The Campaign for Greater Buffalo is in the midst of a project to document all the Green Book sites in the city of Buffalo. The Green Book is the most well-known of various directories published during the Jim Crow era to assist citizen-travelers of color find services and accommodations that welcomed them. Simple intercity travel was a the Green Books between 1947 and 1967, only a dozen have extant buildings. The rest fell victim directly or indirectly, to the federal and state bulldozers of the Urban Renewal era, funding clearance plans drawn up in City Hall. Ostensibly, the work was being done to benefit the very residents whose homes were being destroyed and their lives upended. Now, building on the work of Fredonia State intern Cameron Flynn, The Campaign hopes to mark every site with long-lasting sidewalk stickers or other markers, and to encourage rehabilitation of the extant structures.
Lorna Peterson, Gail Wells, and Tim Tielman are on the Campaign's Green Code committee, with an assist from Chris Hawley at City Hall, who helps coordinate interns' research in city records. Fredonia State's news service published a nice piece on the Green Book and Cameron Flynn's work earlier this year.
The past months have seen two outstanding books published on the Green Book: Driving While Black, African American Travel and the Road to Civil Rights by Gretchen Sorin, and Overground Railroad, The Green Book and the Roots of Black Travel in America by Candace Taylor. The two books compliment each other in many ways, and those interested will want to read both, as well as any of several facsimile editions of The Green Book. All have helped inform the Campaign's Green Book Project.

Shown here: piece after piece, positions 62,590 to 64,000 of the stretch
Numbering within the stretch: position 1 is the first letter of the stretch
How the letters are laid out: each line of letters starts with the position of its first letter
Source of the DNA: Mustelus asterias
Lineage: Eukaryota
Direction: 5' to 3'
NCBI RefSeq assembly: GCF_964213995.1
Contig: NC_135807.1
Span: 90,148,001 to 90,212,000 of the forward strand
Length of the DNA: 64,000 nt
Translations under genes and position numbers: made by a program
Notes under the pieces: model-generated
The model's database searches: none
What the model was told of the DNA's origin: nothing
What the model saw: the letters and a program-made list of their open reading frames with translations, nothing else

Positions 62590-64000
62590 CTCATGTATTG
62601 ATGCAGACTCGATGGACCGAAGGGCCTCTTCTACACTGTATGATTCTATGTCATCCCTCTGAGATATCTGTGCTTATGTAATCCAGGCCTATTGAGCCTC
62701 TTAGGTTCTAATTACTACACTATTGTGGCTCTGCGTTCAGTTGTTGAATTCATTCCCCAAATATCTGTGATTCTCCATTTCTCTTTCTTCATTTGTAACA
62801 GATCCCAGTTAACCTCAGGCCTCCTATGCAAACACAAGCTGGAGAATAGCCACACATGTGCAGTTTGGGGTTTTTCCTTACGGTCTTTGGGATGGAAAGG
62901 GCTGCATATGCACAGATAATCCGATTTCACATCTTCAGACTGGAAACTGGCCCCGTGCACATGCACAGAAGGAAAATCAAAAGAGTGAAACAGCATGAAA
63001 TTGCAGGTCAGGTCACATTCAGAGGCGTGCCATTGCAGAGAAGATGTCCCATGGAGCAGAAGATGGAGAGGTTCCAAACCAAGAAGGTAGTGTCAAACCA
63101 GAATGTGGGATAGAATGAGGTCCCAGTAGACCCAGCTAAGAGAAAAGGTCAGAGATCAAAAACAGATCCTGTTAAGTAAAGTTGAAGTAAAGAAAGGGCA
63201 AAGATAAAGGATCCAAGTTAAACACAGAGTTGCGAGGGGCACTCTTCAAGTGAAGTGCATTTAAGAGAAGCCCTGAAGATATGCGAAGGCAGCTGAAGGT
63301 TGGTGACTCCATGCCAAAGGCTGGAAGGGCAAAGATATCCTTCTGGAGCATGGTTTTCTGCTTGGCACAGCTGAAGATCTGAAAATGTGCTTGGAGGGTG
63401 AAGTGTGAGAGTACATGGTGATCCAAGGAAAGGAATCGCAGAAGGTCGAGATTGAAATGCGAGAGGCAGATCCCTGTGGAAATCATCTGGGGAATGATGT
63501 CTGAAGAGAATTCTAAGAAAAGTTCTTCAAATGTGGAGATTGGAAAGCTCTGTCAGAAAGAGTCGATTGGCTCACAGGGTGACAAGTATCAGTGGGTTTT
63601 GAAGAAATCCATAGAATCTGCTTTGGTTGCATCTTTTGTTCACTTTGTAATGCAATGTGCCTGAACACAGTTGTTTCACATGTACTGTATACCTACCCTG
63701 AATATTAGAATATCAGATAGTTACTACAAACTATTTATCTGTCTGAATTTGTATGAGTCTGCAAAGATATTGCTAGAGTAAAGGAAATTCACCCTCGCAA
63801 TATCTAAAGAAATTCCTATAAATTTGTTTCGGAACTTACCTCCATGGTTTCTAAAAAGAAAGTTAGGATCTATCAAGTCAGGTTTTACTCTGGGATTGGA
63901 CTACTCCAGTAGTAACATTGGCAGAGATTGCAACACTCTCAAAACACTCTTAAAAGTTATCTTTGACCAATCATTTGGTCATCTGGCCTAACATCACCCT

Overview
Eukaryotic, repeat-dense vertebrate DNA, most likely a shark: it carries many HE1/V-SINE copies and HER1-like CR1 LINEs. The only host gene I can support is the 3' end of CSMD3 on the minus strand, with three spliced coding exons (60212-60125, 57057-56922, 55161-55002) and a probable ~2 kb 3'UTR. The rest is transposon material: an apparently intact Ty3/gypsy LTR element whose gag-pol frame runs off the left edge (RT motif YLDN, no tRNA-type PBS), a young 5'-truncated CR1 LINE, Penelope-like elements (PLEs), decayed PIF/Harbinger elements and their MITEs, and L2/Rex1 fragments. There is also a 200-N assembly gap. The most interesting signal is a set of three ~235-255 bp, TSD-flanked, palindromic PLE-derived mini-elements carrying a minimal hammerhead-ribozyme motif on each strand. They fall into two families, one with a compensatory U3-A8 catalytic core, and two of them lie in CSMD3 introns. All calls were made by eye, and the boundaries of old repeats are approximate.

This is written while demonstrations are occurring in Buffalo and across America—and the world— almost daily since a Minneapolis police officer killed George Floyd through asphyxiation by kneeing him in the neck for almost nine minutes while the victim lay unresisting on the ground. One can't help but look back at the state-sponsored destabilization and dislocation of thousands of Ellicott District residents in Buffalo in the 1950's and 1960's and the demonstrations and riots they helped unleash and wonder how much society and the city would have been better served if those thousands of homes and businesses could have been preserved and rehabilitated. We cannot let the remaining Green Book buildings—symbols of struggle, survival, and triumph—be lost.
The Campaign is seeking donations and grants to complete its Green Book project. Donations can be made online on the Campaign's blog homepage sidebar, Greater Buffalo, or by mail at 403 Main Street, Suite 705, Buffalo, NY 14203.